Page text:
Dialogue

Vocabulary

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Lesson Notes

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Lesson Transcript

INTRODUCTION
Brandon: Hello everyone and welcome back to PolishPod101.com. This is Upper Beginner, season 1, lesson 14, You Should Read This Famous Polish Book! I’m Brandon.
Marzena: And I’m Marzena.
Brandon: In this lesson you'll learn how to express frequency.
Marzena: This conversation takes place at the library.
Brandon: It’s between Tom and Jane.
Marzena: The speakers are friends, so they’ll be using informal Polish.
Brandon: Let’s listen to the conversation.
DIALOGUE
Tom: Czytasz książki?
Jane: Pewnie!
Tom: Jak często?
Jane: Czytam książki codziennie.
Tom: Jestem pod wrażeniem. Lubisz polskie czy zagraniczne książki?
Jane: I jedne i drugie. Teraz czytam Sapkowskiego.
Tom: Pożyczysz mi jak skończysz?
Jane: Nie ma problemu.
Brandon: Let’s hear the conversation one time slowly.
Tom: Czytasz książki?
Jane: Pewnie!
Tom: Jak często?
Jane: Czytam książki codziennie.
Tom: Jestem pod wrażeniem. Lubisz polskie czy zagraniczne książki?
Jane: I jedne i drugie. Teraz czytam Sapkowskiego.
Tom: Pożyczysz mi jak skończysz?
Jane: Nie ma problemu.
Brandon: Now let’s hear it with the English translation.
Tom: Czytasz książki?
Brandon: Do you read books?
Jane: Pewnie!
Brandon: Sure!
Tom: Jak często?
Brandon: How often?
Jane: Czytam książki codziennie.
Brandon: I read books every day.
Tom: Jestem pod wrażeniem. Lubisz polskie czy zagraniczne książki?
Brandon: I'm impressed. Do you like Polish or foreign books?
Jane: I jedne i drugie. Teraz czytam Sapkowskiego.
Brandon: Both. Now I'm reading Sapkowski.
Tom: Pożyczysz mi jak skończysz?
Brandon: Will you lend it to me when you finish?
Jane: Nie ma problemu.
Brandon: No problem.
POST CONVERSATION BANTER
Brandon: What was that Polish name from the dialogue again?
Marzena: Ah yes, it was Andrzej Sapkowski
Brandon: Who is he?
Marzena: He’s one of the most popular Polish fantasy writers.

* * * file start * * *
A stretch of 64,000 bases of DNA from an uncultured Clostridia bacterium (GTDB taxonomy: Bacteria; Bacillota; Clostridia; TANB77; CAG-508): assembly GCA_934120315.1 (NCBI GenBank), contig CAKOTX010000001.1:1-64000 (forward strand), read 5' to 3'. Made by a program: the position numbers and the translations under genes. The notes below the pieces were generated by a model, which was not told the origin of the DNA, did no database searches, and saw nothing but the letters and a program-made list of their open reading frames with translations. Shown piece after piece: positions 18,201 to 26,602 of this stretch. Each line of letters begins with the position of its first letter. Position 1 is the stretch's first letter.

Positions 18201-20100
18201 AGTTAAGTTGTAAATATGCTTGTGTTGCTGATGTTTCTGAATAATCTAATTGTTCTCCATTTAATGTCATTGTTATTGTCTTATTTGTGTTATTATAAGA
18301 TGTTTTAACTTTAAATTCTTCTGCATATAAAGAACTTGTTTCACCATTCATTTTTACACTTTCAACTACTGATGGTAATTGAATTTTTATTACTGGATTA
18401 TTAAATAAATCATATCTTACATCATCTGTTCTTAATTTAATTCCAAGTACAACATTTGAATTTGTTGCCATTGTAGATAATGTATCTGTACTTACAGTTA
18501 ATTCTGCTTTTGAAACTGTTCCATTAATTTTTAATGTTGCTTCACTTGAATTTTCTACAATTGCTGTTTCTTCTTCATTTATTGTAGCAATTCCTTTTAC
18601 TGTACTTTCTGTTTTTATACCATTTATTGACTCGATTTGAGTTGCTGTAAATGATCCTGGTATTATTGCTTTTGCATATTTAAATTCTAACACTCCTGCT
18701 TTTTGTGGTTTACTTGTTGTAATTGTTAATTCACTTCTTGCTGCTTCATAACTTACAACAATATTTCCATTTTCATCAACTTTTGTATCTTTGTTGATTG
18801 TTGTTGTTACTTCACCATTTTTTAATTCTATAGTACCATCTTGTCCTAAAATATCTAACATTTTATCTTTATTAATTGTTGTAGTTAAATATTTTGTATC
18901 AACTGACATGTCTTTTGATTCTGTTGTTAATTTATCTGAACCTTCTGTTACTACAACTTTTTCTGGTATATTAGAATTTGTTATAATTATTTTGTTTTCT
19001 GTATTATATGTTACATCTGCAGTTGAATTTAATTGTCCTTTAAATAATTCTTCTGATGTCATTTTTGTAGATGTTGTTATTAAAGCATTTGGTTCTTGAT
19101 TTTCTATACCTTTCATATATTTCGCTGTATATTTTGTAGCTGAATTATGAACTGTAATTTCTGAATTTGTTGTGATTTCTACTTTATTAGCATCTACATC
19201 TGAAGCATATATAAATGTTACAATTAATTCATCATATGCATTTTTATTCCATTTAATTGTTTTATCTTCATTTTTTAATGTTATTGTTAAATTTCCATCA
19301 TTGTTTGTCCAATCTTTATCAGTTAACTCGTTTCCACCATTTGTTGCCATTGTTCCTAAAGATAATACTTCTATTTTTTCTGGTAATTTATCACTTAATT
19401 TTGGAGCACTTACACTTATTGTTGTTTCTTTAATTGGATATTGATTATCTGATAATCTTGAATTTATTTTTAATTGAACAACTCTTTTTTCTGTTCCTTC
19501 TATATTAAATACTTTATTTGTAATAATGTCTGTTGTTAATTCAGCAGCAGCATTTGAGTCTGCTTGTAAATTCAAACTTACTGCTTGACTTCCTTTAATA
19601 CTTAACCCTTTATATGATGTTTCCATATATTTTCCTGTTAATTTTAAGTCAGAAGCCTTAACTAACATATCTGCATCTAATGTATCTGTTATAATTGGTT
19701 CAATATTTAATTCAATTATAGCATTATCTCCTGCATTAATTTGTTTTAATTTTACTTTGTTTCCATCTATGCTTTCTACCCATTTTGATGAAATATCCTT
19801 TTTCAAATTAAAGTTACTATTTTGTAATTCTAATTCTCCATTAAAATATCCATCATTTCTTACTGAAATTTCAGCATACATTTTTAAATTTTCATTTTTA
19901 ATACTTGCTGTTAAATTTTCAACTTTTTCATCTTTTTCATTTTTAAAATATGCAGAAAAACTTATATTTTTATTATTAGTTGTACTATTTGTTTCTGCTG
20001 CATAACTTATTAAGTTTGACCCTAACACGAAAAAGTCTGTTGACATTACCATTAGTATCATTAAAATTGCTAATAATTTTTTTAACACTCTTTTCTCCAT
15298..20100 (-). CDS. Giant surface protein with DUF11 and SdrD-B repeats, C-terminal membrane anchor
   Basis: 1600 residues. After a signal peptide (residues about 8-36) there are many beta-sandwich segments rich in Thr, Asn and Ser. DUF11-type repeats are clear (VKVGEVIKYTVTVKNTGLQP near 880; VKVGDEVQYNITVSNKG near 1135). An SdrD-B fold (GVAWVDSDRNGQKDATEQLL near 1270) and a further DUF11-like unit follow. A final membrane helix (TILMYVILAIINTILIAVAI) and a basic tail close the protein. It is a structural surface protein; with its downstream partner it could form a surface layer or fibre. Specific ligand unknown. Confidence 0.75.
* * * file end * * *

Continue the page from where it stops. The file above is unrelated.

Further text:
Brandon: Are his books available in other languages?
Marzena: Yes, they were translated into 15 languages including English, Spanish, French, Russian, German and more.
Brandon: Are any of his books really famous in Poland?
Marzena: Hmm, definitely the series called The Witcher, which in Polish is Wiedźmin. It’s his best-selling series to date and probably every Pole knows this title, even if they haven’t read it. It’s a collection of short stories that take the reader on an adventure. What’s very interesting is it was influenced heavily by Slavic mythology.
Brandon: So if you’re a fan of adventure and fantasy books, you should definitely check it out! Okay, now let’s take a look at the vocabulary for this lesson.
Vocab list
Brandon: Let's take a look at the vocabulary for this lesson.
The first word we shall see is:
Marzena: czytać [natural native speed]
Brandon: to read
Marzena: czytać [slowly - broken down by syllable]
Marzena: czytać [natural native speed]
Next:
Marzena: często [natural native speed]
Brandon: often
Marzena: często [slowly - broken down by syllable]
Marzena: często [natural native speed]
Next:
Marzena: codziennie [natural native speed]
Brandon: every day
Marzena: codziennie [slowly - broken down by syllable]
Marzena: codziennie [natural native speed]
Next:
Marzena: książka [natural native speed]
Brandon: book
Marzena: książka [slowly - broken down by syllable]
Marzena: książka [natural native speed]
Next:
Marzena: wrażenie [natural native speed]
Brandon: impression, sensation
Marzena: wrażenie [slowly - broken down by syllable]
Marzena: wrażenie [natural native speed]
Next:
Marzena: zagraniczny [natural native speed]
Brandon: foreign
Marzena: zagraniczny [slowly - broken down by syllable]
Marzena: zagraniczny [natural native speed]
Next:
Marzena: pożyczać [natural native speed]
Brandon: to lend, to borrow
Marzena: pożyczać [slowly - broken down by syllable]
Marzena: pożyczać [natural native speed]
And Last:
Marzena: kończyć [natural native speed]
Brandon: to finish
Marzena: kończyć [slowly - broken down by syllable]
Marzena: kończyć [natural native speed]
KEY VOCAB AND PHRASES